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Bioinspired Encapsulation of Living Cells within Inorganic Nanoshells

In this chapter, we describe methods for encapsulating individual cells within inorganic nanoshells. Inspired by the biomineralization that occurs in nature, living cells have been encapsulated within various inorganic shells made of gold, calcium phosphate, calcium carbonate, silica, or titania. The viability and metabolic activities of the cells were ensured by the careful selection of biocompatible materials and processes. Importantly, inorganic shells have been useful for enhancing long-term cell viability, controlling cell division, protecting the cytoplasm against foreign aggression, and functionalizing cell surfaces. This chapter focuses on the chemical reactions used to generate inorganic shells, categorized as direct reduction, in situ crystallization, and in situ condensation, and on the artificial control of the cellular behaviors conferred by the inorganic shells. The future prospects in the field of cell encapsulation within inorganic materials are also discussed.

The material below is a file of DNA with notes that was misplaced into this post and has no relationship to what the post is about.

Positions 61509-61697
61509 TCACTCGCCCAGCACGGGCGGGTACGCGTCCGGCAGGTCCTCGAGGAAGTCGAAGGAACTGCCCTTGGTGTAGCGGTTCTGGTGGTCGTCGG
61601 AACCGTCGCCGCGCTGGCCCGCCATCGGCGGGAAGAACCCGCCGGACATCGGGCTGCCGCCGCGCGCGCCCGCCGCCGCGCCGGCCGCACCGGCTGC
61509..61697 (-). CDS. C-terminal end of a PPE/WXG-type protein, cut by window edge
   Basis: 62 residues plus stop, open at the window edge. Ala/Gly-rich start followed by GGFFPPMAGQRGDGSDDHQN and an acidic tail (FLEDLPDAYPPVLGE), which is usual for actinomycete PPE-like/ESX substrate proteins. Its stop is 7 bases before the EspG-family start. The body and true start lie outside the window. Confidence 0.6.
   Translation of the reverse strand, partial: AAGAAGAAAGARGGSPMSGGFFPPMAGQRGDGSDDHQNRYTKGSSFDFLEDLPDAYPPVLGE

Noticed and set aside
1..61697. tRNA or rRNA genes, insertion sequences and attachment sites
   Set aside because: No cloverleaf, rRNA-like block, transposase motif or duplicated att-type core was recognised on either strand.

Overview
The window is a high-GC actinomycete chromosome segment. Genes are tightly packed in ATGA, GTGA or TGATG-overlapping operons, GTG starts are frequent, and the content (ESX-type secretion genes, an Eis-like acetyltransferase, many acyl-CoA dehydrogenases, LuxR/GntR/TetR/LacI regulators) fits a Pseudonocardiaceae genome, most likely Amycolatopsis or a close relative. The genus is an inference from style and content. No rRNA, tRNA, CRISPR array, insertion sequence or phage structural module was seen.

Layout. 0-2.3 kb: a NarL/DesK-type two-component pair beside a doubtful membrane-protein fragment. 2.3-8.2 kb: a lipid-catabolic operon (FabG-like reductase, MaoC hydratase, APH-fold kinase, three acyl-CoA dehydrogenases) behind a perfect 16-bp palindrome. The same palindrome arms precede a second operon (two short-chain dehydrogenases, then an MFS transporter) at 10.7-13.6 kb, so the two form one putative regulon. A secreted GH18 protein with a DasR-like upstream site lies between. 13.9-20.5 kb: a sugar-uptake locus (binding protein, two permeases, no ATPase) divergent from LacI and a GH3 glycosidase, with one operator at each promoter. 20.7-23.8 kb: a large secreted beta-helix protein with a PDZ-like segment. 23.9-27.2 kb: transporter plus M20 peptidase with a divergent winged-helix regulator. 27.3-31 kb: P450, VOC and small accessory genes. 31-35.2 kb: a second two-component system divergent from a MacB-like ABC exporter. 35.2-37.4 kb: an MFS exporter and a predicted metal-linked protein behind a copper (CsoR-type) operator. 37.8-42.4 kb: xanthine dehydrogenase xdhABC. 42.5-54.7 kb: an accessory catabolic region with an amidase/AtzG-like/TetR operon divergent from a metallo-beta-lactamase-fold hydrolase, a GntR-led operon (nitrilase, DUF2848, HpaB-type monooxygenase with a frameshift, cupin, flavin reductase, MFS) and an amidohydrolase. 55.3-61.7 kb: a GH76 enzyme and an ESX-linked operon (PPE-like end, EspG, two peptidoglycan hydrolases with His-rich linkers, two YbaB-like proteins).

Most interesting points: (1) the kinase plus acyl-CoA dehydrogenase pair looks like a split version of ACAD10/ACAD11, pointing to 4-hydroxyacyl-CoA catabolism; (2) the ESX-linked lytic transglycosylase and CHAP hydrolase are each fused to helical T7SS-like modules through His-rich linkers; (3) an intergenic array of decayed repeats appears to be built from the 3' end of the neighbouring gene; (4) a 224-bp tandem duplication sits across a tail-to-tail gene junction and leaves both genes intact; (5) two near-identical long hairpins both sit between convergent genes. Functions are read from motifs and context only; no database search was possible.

Publication details

Print publication date
23 Jul 2014
Copyright year
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ePub eISBN

From the book series:
Smart Materials Series